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Moldova steps up security following blasts in breakaway Transnistria
The authorities in Moldova’s breakaway region of Transnistria have reported a number of explosions in the last 24 hours, deeming them terrorist attacks. The blasts occurred just days after a senior Russian commander said that capturing southern Ukraine would provide Moscow with a land bridge to Transnistria. Moldovan President Maia Sandu condemned the explosions following an urgent meeting of the country’s Security Council on Tuesday. In turn, Kremlin spokesman Dmitry Peskov said that Moscow is “closely monitoring” the situation in Transnistria.
Tiraspol reports ‘terrorist attacks’
On the evening of Monday, April 25, the state security ministry building in Tiraspol (the administrative center of unrecognized Transnistria) caught fire after it was struck in an alleged grenade-launcher attack. The blast also shattered the windows of neighboring buildings.
On Tuesday morning, another series of explosions knocked out two radio towers in the village of Maiac, which had been broadcasting state-controlled Russian radio stations. Transnistria’s security council also reported an attack on a military unit near the village of Pacani (there are no further details on this purported attack as yet). There were no reported casualties at the time of writing.
A source “in Transnistria’s government circles” told Interfax that “three unidentified persons” who allegedly came from Ukraine were responsible for the attack on the security ministry building. In turn, a TASS source “in Tiraspol’s government circles” blamed Ukraine for the incidents, claiming that Kyiv is trying to “draw Moldova and Transnistria” into the war with Russia.
Following the explosions, Transnistria’s security council declared a “red” level terrorist threat and promised to take “urgent measures” to organize potential evacuations, medical treatment, emergency psychological support, and “protection of property left unattended.”
Transnistria’s law enforcement agencies were put on a heightened alert and checkpoints were set up at the entrances to cities in the region. Some schools were switched to remote learning and canceled final exams. Tiraspol also canceled its May 9 parade in honor of Victory Day in World War II, citing security concerns.
The response from Chisinau and Moscow
Following the blasts in Transnistria, Moldova’s President Maia Sandu called an urgent meeting of the National Security Council on Tuesday. The council decided to increase the readiness of services and institutions responsible for public safety, and to step up patrols and checks in Moldova and along its borders. Speaking at a press conference after the meeting, Sandu condemned the blasts, calling them the result of “internal differences among various groups in Transnistria that are interested in destabilizing the situation.” She also warned against “provoking new risks.”
In turn, Moldova’s Information and Security Service urged citizens to “[remain] calm and refrain from disseminating information from unverified sources, especially [information] fueling hatred and war.”
Speaking to journalists on Tuesday, Kremlin spokesman Dmitry Peskov said that Moscow is “closely monitoring” the situation in Transnistria. Peskov added that while the blasts “cause concern,” there are no plans for Russian President Vladimir Putin to speak with President Sandu. In turn, Russia’s Deputy Foreign Minister Andrey Rudenko expressed hope that those responsible for the explosions would be punished.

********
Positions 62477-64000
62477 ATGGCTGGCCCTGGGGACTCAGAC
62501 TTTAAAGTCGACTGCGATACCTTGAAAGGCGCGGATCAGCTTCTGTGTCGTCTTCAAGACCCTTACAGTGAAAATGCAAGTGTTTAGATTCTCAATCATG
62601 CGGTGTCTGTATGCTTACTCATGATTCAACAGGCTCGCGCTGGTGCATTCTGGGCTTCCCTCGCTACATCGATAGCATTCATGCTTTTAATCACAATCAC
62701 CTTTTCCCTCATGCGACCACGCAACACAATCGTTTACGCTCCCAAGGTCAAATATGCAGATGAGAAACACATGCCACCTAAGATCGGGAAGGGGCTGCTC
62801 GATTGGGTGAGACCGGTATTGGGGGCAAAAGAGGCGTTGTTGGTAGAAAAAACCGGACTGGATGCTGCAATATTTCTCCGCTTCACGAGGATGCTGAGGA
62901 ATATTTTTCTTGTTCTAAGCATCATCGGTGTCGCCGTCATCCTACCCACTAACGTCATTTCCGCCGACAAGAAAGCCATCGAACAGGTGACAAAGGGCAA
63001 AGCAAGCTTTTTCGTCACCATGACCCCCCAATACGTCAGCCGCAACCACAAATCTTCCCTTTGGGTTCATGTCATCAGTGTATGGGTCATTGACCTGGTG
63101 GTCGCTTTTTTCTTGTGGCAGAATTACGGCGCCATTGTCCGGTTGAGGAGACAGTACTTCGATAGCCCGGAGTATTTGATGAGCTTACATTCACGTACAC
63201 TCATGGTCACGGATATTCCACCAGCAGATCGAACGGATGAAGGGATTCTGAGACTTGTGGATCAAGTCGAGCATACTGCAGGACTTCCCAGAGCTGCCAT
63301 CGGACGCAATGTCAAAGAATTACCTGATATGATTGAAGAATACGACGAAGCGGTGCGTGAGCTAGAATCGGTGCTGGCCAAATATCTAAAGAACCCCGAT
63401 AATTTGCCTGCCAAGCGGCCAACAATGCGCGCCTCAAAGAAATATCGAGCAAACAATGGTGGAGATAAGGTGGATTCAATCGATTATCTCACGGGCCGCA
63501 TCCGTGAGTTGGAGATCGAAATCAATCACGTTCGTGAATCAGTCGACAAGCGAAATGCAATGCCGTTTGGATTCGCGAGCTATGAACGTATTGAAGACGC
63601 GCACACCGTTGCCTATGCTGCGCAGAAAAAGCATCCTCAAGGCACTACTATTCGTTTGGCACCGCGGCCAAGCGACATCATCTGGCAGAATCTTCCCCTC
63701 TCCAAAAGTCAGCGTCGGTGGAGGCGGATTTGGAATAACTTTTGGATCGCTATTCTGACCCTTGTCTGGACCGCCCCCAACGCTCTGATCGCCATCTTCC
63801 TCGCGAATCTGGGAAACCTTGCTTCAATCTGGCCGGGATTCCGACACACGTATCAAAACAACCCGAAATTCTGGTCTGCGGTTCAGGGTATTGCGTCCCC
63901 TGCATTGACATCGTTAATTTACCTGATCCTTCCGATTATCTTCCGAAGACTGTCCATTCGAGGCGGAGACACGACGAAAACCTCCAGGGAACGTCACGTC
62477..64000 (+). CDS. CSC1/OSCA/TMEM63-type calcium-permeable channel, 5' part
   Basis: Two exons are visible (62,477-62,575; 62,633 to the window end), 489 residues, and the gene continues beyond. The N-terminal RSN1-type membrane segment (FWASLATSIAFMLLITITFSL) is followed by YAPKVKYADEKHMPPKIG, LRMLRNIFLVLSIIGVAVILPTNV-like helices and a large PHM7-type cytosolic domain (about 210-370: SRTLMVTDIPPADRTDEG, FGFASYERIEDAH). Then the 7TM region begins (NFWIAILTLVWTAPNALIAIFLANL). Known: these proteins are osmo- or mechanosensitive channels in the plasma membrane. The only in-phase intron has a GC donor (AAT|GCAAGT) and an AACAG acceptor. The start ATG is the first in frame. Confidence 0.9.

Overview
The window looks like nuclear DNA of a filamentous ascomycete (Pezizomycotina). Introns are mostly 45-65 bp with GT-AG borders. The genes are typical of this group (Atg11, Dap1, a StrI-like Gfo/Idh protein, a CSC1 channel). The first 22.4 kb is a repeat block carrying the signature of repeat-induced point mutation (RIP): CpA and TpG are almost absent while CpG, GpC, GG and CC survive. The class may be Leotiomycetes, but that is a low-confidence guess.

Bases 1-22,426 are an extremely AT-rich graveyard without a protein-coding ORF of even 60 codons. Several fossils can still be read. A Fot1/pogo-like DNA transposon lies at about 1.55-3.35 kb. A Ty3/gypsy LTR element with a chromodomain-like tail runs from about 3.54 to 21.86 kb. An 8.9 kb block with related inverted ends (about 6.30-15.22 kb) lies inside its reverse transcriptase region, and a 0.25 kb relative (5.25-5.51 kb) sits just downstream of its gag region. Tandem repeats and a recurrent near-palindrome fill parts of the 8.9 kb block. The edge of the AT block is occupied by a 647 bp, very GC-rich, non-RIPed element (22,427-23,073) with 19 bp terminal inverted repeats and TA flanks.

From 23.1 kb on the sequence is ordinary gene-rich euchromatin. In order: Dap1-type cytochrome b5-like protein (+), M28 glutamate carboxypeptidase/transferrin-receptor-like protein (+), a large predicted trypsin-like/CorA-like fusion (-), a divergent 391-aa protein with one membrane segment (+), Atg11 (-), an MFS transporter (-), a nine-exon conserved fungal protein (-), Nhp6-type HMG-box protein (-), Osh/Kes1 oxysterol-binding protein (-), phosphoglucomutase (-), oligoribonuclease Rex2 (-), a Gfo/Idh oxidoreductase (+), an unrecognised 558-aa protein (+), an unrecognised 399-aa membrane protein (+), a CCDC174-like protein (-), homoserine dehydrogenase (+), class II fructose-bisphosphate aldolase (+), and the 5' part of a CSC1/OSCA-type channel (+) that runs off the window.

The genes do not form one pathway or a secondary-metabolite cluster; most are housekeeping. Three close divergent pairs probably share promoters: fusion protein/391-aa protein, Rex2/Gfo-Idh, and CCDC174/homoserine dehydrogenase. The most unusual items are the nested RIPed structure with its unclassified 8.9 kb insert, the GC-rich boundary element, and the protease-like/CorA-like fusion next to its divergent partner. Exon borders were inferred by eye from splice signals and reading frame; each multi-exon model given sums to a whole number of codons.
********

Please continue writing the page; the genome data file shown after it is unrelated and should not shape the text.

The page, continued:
Land bridge to Transnistria
The blasts in Transnistria occurred just days after a senior Russian commander, Major General Rustam Minnekayev, proclaimed that establishing a land bridge to the breakaway region was among the aims of the “second stage” of Moscow’s full-scale invasion of Ukraine. In particular, Minnekayev said that control over southern Ukraine would provide Russia access to Transnistria, “where there is evidence of oppression of the Russian-speaking population.”
That said, there is no indication that Russian forces might make a push for Transnistria in the near future. The Russian offensive in the south-west of Ukraine stalled back in March — airborne units were unable to cross the Southern Bug River north of Mykolayiv and were forced to retreat to the territory of the Kherson region. Additional Ukrainian forces from the Kyiv region were transferred to this front in early April, but their counter-offensive has not been successful.
Battles have continued in southwestern Ukraine (in the Mykolayiv and Kherson regions, as well as in the south of the Dnipropetrovsk region) throughout the month of April. While the Russian army still has a firm foothold on the right bank of the Dnipro River in the area around Kherson and Nova Khakhovka, it has yet to launch a new offensive in the direction of Odesa and Transnistria. As yet, there are no reports of additional Russian troops being transferred there.
The Russian troops currently stationed in Transnistria — the Operational Group of Russian Forces (OGRF) — are very weak by the standards of the ongoing war in Ukraine. Consisting of two motorized rifle battalions, as well as command and control units, the OGRF has less than 2,000 soldiers total. The Ukrainian units in Odesa alone outnumber the Russian forces in Transnistria many times over.
Numerically speaking, Transnistria’s own military forces (consisting of less than 10,000 people) are roughly equivalent to that of its main potential enemy — the Moldovan army. That said, even if Tiraspol decided to get involved in Russia’s war, its troops would hardly suffice to bring about significant changes on the battlefield in Ukraine.
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